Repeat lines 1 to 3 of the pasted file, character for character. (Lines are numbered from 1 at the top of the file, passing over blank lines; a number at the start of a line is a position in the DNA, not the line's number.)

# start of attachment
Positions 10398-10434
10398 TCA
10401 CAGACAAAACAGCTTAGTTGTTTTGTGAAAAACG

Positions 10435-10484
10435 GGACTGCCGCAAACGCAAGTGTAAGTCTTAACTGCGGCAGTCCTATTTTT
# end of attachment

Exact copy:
Positions 10398-10434
10398 TCA
10401 CAGACAAAACAGCTTAGTTGTTTTGTGAAAAACG